February 18, 2011 at 11:27 pm |
  12. Adel

    Anderson, please continue with your reporting on Libya & Bahrain. I felt ashamed of being an arab when you were hit multiple times on your head in Egypt by Mubarak's secret police. You are, along with all reporters risking, your lives to bring us the news are my heroes. Please expose the dictators, their killings and their friends in the west. Thank you

    February 18, 2011 at 11:27 pm |
  13. Wlodek

    Anderson, I'm appalled at the "insistance " of some dimwits not to show the events in Libia, Bahrain, Yemen etc.
    If some ignorant viewers have no clue where those places are they will never comprehend a sense of history in these moments.It can easily surpass the fall of Berlin Wall in its importance. Stay on top of it and don't cave in!

    February 18, 2011 at 11:26 pm |
  14. Sibylle Allgaier

    Don't stop reporting on all the violence against the protesters in the middle east. We over here need to know, we need to be able to send them our energy long distance, they humble us couch potatoes! They deserve us witnessing through your reports. Thank you so much!

    February 18, 2011 at 11:24 pm |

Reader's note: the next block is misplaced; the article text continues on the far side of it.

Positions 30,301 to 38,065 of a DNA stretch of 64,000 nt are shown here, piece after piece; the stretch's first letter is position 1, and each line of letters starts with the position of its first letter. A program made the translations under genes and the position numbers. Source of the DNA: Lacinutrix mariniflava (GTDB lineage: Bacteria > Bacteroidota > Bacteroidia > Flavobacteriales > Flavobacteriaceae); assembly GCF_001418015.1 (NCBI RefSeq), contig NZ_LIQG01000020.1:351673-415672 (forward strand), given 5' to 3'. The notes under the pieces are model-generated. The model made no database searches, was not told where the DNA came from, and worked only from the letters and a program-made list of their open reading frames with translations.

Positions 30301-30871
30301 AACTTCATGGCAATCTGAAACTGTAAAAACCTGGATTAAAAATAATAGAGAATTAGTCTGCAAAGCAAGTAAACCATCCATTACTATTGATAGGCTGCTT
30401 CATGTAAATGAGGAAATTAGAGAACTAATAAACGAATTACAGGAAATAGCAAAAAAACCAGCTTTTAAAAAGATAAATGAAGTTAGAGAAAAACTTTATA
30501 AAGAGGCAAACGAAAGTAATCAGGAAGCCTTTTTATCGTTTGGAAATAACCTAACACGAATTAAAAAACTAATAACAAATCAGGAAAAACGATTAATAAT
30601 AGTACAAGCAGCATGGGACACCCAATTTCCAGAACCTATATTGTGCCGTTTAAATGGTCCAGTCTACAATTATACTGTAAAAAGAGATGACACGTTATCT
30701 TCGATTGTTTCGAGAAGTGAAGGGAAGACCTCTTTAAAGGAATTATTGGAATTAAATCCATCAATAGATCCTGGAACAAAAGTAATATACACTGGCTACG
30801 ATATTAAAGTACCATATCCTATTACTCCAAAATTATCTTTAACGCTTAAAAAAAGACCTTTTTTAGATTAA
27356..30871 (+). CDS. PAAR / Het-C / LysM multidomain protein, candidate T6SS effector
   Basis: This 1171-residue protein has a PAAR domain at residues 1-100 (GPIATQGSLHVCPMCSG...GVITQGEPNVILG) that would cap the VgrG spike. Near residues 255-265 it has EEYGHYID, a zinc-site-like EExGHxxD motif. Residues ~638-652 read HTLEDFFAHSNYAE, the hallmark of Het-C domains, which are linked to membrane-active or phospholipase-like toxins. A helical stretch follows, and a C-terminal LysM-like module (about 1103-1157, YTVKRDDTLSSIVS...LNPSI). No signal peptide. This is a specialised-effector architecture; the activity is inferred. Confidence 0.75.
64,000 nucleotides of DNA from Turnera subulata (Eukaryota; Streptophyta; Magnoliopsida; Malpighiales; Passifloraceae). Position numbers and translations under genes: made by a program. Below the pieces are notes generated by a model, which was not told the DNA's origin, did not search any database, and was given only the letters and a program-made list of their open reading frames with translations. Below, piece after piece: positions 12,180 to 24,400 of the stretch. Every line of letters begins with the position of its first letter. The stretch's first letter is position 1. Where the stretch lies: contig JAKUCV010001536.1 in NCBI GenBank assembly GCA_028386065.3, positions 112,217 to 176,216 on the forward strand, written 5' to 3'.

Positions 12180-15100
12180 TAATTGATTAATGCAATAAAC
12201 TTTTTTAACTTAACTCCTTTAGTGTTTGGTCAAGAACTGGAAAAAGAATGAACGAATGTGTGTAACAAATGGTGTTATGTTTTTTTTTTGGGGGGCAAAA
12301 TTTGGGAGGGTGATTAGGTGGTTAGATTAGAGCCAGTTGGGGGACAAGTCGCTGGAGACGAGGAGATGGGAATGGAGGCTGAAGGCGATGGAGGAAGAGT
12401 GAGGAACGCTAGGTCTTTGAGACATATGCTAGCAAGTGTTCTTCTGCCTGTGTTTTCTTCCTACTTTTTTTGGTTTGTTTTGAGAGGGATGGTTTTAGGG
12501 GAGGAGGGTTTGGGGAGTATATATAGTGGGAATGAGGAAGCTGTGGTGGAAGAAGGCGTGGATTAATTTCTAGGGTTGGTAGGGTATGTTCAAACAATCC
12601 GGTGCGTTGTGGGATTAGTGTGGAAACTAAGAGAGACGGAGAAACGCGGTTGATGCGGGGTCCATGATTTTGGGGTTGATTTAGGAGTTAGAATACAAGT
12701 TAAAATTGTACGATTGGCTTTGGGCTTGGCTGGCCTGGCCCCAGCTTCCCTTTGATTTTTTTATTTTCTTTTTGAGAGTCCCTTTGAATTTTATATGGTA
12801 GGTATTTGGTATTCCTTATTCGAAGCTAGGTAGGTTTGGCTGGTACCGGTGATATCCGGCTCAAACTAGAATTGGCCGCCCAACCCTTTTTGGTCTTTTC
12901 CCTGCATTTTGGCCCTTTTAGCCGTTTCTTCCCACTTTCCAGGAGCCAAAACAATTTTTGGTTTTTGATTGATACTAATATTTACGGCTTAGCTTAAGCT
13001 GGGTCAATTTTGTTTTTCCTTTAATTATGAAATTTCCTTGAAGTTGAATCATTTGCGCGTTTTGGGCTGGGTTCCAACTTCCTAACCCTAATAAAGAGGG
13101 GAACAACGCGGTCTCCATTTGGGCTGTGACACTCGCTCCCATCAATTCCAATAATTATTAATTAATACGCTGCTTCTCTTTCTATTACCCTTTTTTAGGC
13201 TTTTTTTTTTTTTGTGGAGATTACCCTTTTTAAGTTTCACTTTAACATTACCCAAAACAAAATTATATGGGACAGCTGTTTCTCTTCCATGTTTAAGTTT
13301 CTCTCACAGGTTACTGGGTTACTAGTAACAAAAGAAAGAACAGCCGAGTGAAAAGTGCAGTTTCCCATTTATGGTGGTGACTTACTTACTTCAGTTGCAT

15. mikey

    i hope all of this does,nt lead to any reason for marshal law!

    February 18, 2011 at 11:23 pm |
  16. Blank

    First of all I would like to say I love your show Anderson. But I would actually like to talk about what is going on in Bahrain. I can't believe that the U.S. will allow this to happen. I thought the U.S. was supposed to fight for democracy, freedom, and the rights of the people. What is going on is crazy, I just saw the people being shot under gunfire by the police and the army, the people who are supposed to protect the people. This is totaly cruel and inhumamane.

    February 18, 2011 at 11:20 pm |
  17. Zar

    Also I don't mean to be politically correct but it's Pearl Roundabout. Not Pearl Square. Everyone's just saying that because the Egyptian Revolution happened in Tahrir square.